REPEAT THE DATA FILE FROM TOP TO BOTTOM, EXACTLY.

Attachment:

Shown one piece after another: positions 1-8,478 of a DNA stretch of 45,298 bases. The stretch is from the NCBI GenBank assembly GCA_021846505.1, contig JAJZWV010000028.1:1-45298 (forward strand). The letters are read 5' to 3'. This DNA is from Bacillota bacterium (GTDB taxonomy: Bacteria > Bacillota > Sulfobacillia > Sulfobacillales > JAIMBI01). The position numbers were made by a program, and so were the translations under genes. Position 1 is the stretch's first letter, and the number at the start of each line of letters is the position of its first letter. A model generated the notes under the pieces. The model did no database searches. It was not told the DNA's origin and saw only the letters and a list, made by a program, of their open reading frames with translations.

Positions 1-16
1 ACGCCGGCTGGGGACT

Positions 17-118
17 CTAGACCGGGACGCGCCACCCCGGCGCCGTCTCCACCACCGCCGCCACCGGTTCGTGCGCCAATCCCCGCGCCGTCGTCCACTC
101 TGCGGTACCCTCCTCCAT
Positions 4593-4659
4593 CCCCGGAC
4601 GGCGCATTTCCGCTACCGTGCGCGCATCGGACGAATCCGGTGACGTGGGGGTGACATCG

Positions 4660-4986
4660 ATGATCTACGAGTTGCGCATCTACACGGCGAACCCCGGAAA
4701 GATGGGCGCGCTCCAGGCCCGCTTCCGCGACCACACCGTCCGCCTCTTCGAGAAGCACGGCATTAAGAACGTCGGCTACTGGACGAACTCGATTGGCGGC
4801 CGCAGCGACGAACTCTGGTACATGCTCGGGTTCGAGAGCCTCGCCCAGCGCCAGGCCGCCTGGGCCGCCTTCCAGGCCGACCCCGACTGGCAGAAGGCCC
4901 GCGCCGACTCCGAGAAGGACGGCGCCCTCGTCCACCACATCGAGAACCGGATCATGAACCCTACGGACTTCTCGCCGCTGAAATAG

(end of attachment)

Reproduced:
Shown one piece after another: positions 1-8,478 of a DNA stretch of 45,298 bases. The stretch is from the NCBI GenBank assembly GCA_021846505.1, contig JAJZWV010000028.1:1-45298 (forward strand). The letters are read 5' to 3'. This DNA is from Bacillota bacterium (GTDB taxonomy: Bacteria > Bacillota > Sulfobacillia > Sulfobacillales > JAIMBI01). The position numbers were made by a program, and so were the translations under genes. Position 1 is the stretch's first letter, and the number at the start of each line of letters is the position of its first letter. A model generated the notes under the pieces. The model did no database searches. It was not told the DNA's origin and saw only the letters and a list, made by a program, of their open reading frames with translations.

Positions 1-16
1 ACGCCGGCTGGGGACT

Positions 17-118
17 CTAGACCGGGACGCGCCACCCCGGCGCCGTCTCCACCACCGCCGCCACCGGTTCGTGCGCCAATCCCCGCGCCGTCGTCCACTC
101 TGCGGTACCCTCCTCCAT
Positions 4593-4659
4593 CCCCGGAC
4601 GGCGCATTTCCGCTACCGTGCGCGCATCGGACGAATCCGGTGACGTGGGGGTGACATCG

Positions 4660-4986
4660 ATGATCTACGAGTTGCGCATCTACACGGCGAACCCCGGAAA
4701 GATGGGCGCGCTCCAGGCCCGCTTCCGCGACCACACCGTCCGCCTCTTCGAGAAGCACGGCATTAAGAACGTCGGCTACTGGACGAACTCGATTGGCGGC
4801 CGCAGCGACGAACTCTGGTACATGCTCGGGTTCGAGAGCCTCGCCCAGCGCCAGGCCGCCTGGGCCGCCTTCCAGGCCGACCCCGACTGGCAGAAGGCCC
4901 GCGCCGACTCCGAGAAGGACGGCGCCCTCGTCCACCACATCGAGAACCGGATCATGAACCCTACGGACTTCTCGCCGCTGAAATAG